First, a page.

As far as send-offs go, the jazz gig last Sept. 6 at Merk’s Place in Makati City was an experience that American singer Renée Olstead will not forget anytime soon.
That night, the 24-year-old Olstead, fresh from a short vacation on Boracay following her one-night dinner show at Fairmont Makati, her second in the Philippines, got another taste of the famed musical abilities of Filipino artists.
Too bad she caught only the tail-end of the set of singer Richard Merk who was backed by a band composed of Henry Katindig (keyboards); Colby de la Calzada (bass); Rudy Lozano (guitar); and Mar Dizon (drums).
Olstead and her fiancé, Tommy King, the musical director of her Fairmont gig, also missed the sneak preview of DJ Brother Wayne’s show on Radio High 105.9 FM. The veteran jock treated the Merk’s crowd to a rendition of his signature tune, Willie Bobo’s “Fairy Tales for Two.”
Even then, Olstead and King—who described Boracay as a piece of heaven on earth— saw enough to make them appreciate yet again why Filipinos are known around the world for their music.
The band opened with an instrumental piece, Earl Klugh’s “Cabo Frio,” after which Merk sang “Sunny,” “Feel Like Making Love,” “Fallin’” from the musical “They’re Playing Our Song,” and “New York State of Mind.”
He was followed by Jacqui Magno, who rendered the 1940 classic “Hindi Kita Malimot” and crowd favorites “Bridges” and “He Loves You.”
Merk joined Magno for a duet on “How Do You Keep the Music Playing.”
Olstead and King, dressed casually and sporting traces of a tan from their days at the beach, were seen singing along and moving to the beat.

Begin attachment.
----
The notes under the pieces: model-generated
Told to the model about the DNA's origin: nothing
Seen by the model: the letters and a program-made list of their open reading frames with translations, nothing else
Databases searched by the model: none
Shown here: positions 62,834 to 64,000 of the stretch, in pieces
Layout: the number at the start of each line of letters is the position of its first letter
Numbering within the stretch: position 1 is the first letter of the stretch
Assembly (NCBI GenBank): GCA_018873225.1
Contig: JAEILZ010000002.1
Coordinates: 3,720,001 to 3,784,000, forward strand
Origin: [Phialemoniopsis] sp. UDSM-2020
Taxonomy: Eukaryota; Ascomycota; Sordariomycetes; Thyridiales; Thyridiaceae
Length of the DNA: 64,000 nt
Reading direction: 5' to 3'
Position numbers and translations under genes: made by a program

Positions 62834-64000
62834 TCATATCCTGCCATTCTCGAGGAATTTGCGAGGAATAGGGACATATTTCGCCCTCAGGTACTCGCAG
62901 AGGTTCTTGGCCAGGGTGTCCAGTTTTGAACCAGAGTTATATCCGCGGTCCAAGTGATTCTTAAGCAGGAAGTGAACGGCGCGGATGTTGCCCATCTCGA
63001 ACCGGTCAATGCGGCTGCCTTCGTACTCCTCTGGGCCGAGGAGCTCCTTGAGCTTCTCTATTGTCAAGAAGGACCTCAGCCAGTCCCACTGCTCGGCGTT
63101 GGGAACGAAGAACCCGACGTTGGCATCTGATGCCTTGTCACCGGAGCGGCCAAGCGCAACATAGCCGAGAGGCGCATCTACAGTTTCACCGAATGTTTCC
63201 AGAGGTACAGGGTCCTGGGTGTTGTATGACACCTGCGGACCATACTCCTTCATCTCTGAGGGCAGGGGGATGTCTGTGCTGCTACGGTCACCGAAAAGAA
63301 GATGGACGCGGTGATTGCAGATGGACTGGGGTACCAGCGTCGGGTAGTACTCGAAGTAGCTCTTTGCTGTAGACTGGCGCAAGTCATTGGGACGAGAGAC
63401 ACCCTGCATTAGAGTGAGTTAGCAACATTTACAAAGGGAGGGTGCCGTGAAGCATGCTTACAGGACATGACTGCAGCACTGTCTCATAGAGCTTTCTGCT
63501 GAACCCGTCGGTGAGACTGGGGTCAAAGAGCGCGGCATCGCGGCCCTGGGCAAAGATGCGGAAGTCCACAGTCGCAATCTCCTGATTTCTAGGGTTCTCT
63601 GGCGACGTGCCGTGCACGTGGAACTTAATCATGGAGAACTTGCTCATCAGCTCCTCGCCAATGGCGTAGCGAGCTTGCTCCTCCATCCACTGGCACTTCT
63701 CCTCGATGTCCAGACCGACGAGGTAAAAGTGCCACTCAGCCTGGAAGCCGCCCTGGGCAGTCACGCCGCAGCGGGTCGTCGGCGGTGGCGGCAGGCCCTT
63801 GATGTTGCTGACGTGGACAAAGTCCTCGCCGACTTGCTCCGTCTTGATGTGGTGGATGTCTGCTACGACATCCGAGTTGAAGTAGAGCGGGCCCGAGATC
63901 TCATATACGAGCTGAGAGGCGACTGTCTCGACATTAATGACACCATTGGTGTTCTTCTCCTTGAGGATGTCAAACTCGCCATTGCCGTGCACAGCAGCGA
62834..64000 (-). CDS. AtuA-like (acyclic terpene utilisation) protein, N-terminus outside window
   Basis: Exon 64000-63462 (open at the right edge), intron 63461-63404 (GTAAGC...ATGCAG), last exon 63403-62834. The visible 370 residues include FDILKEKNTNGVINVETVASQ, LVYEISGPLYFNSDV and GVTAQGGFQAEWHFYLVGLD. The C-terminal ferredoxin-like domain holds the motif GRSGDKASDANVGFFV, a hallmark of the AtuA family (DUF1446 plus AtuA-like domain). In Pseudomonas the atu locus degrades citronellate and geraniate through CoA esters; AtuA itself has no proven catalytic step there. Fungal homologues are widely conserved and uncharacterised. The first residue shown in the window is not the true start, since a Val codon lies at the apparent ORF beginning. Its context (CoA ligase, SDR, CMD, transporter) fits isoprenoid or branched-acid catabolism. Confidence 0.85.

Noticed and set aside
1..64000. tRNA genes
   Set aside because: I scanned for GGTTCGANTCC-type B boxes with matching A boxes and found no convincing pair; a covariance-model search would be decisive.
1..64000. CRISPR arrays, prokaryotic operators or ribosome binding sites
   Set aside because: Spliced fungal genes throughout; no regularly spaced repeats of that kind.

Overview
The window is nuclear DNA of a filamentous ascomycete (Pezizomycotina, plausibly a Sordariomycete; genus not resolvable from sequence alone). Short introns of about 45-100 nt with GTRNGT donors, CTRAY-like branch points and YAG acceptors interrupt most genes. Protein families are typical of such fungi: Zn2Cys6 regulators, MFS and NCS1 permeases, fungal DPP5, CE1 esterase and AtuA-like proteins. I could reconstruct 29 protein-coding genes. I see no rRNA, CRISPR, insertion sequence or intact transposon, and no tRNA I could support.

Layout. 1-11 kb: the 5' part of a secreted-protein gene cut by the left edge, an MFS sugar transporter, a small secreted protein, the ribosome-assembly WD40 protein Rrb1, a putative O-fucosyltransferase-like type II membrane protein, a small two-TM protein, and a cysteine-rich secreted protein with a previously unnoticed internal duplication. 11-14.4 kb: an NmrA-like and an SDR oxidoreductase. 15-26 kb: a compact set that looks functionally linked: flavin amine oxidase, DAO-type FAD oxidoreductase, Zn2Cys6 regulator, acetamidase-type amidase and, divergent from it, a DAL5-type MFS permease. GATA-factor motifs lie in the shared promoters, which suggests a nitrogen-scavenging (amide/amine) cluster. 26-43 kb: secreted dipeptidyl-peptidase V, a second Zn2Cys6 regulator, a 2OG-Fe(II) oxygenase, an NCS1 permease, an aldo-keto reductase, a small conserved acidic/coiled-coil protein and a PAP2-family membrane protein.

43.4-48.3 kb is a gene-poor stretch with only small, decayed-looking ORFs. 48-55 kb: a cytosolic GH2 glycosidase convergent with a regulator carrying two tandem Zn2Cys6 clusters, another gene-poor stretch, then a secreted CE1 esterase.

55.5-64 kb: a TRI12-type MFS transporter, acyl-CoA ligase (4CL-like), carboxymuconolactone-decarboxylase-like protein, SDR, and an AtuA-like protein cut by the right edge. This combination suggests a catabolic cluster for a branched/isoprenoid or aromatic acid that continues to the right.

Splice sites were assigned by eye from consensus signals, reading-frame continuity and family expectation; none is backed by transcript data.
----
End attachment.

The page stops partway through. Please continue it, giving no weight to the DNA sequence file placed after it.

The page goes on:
The performance by Merk, Magno, Katindig, Lozano, De la Calzada and Dizon, however, was just the first course of the musical lauriat. Following them on stage was Isabella, the only daughter of Kuh Ledesma.
Isabella could hardly contain her excitement at the prospect of singing for Olstead, who had recorded her versions of “Summertime” and “Midnight at the Oasis.” But Isabella managed to control her nerves enough to give a spirited rendition of “Fly Me To the Moon,” “I Can’t Give You Anything But Love,” and “Lullaby of Birdland.”
Perhaps prompted by Isabella’s unbridled enthusiasm, Olstead joined her onstage for a duet on “’S Wonderful,” with King happily taking over the keys from Katindig.
Then they got another friend, Savannah Lumen, daughter of Radio High owner and concert promoter Francis Lumen, to jam; the three ladies did an impromptu take on Chaka Khan’s “Through the Fire.”
Sense of fun
Their rendition was not as flawless as Olstead would have liked, but they more than made up for the missed lyrics and off timing with their sense of fun.
As Isabella said, embracing the fun moment and going where the music takes you are all part of the spirit of jazz, a genre where Olstead has made a name for herself since coming into the scene in 2004 with the release of her self-titled album of jazz and pop standards.
“It was a dream to get the wonderful opportunity to jam with her,” said Isabella.
Then Olstead, who looks up to producer David Foster as her mentor, proceeded to sing solo, accompanied by King on the keys.
The short but soulful performance was her farewell gift to the audience and to her fellow artists as she was scheduled to go back home to the United States the next day. She vowed to return, given her love for the Philippines that grows after every visit.
And just like what her signature song says, it is a love that will last.